Scarification means making deliberate cuts to the skin, and is anancient art still practiced in many cultures today. The decorative scarsare used to confer beauty, status, protection, and identity to the bearers. Tattooing is one way of scarification. Tattooing is probably the mostpopular form of body adornment today. Although the art of tattooing hasbeen around for quite a while, the word ‘tattoo’ is relatively new.
Theword tattoo originated from the Tahitian word “tatu” which means to “marksomething” (Oxford dictionary). Captain James Cook introduced the word’tattoo’ shortly after the word ‘taboo’ to the English speakers. Theearliest use of the word was found in Captain Cook’s diary in 1769. Thefirst electric machine was invented by Samuel O’ Reilley which was improvedupon an earlier tattoo machine that was created by Thomas Edison. There are three types of tattoos. One example would be the decorativetattoo which is the most common and are usually placed on the skin fordecorative purposes.Order now
Some are homemade with needle and India ink; othersare professionally applied with a tattoo gun using one or more colors oftattoo ink. Professional tattoos are deeper, contain more ink, and are moredifficult to remove. The second type of tattoo would be the Cosmetic tattoowhich is known as micro- pigmentation or permanent cosmetics. This type oftattoo is used as permanent eyeliner, lip liner, lipstick, and otherpermanent cosmetic purposes. This type of tattoo is also used to cover skinpigment disorders, scars and other blemishes.
The third type of tattoowould be Traumatic tattoos which are foreign substances, such as dirt, thatare embedded in the skin through an accidental injury. Sarawakian tattoos are categorized under decorative tattoos, undertribal tattoos. It is strongly believed that tattooing among the Dayaktribe, one of the largest tribe in Sarawak originated from China. Among thetribes in Borneo, tattooing is often associated with head hunting which isa visible sign of success for men and the coming age of women, as in somecases, it the tattoos symbolizes their status. Tattoos are part of the”rites of passage” and next to blackened teeth and long ear-lobes,intricate tattoos on fingers, hands, lower arms, thighs, calves, and feetserved as important elements of beauty for women.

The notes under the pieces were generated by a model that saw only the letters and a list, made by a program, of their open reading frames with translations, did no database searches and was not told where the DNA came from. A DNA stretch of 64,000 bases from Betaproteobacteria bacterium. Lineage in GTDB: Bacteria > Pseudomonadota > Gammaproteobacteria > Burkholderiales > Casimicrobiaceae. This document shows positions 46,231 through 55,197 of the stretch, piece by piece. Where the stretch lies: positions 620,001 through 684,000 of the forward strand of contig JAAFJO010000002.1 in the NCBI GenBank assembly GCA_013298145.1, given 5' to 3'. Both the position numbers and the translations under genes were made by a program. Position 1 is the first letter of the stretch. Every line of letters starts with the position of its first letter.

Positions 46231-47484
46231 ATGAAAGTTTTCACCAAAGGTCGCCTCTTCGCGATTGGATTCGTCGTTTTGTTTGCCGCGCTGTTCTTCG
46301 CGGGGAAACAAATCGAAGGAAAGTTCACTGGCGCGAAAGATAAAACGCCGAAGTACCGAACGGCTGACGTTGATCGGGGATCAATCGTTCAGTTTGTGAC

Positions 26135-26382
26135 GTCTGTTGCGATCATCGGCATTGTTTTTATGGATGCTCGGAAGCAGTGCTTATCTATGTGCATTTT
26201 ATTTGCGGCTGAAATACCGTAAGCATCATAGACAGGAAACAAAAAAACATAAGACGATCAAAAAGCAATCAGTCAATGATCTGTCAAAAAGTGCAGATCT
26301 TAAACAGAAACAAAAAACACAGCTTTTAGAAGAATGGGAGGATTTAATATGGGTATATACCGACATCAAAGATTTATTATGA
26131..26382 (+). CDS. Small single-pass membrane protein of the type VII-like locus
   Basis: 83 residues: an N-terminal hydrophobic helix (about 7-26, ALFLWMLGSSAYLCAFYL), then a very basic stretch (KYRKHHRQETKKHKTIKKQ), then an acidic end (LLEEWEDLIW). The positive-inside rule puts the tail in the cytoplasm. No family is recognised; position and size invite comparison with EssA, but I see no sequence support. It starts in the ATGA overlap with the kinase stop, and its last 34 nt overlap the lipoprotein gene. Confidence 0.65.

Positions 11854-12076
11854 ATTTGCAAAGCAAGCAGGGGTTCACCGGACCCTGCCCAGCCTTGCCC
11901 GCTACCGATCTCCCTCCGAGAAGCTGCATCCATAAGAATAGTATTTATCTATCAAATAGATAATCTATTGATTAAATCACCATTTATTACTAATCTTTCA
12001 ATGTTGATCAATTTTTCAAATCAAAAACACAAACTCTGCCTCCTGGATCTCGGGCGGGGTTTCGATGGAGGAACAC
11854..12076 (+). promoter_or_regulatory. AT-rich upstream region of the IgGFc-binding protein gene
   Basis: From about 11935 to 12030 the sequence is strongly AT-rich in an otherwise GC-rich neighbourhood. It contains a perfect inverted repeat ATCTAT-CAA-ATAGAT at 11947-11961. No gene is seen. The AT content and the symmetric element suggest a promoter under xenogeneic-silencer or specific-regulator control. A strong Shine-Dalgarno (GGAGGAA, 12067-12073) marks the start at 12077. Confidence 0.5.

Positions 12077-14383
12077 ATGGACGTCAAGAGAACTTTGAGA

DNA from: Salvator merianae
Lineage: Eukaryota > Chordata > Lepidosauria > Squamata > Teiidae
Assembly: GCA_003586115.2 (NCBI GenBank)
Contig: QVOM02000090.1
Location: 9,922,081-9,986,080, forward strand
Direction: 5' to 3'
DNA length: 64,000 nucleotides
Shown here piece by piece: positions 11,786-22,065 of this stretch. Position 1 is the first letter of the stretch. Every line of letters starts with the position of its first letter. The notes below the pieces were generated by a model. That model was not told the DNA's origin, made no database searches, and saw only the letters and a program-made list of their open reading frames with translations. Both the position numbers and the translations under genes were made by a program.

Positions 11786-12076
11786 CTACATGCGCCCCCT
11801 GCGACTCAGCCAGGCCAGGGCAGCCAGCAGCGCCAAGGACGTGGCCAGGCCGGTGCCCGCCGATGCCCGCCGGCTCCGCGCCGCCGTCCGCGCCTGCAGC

The darker the color ofthe tattoo, the better it is seen as. In Borneo, women have tattoos on their forearms in symbols to signifytheir skill. For example, if a woman wore a symbol indicating she was askilled weaver, her status as prime marriageable material was increased. Tattoos around the wrist and fingers were believed to ward away illness.
Another tribe in Borneo would be the Apo-Kayans. They are a subgroup of theDayak people. Apo Kayan means the Kayan hill country bordering Sarawak- “Ayoung woman’s social position is also indicated, among other things, by thenumber of rings around the calves of her legs. It appears originally thesignificance of the tattooing was as a protective device.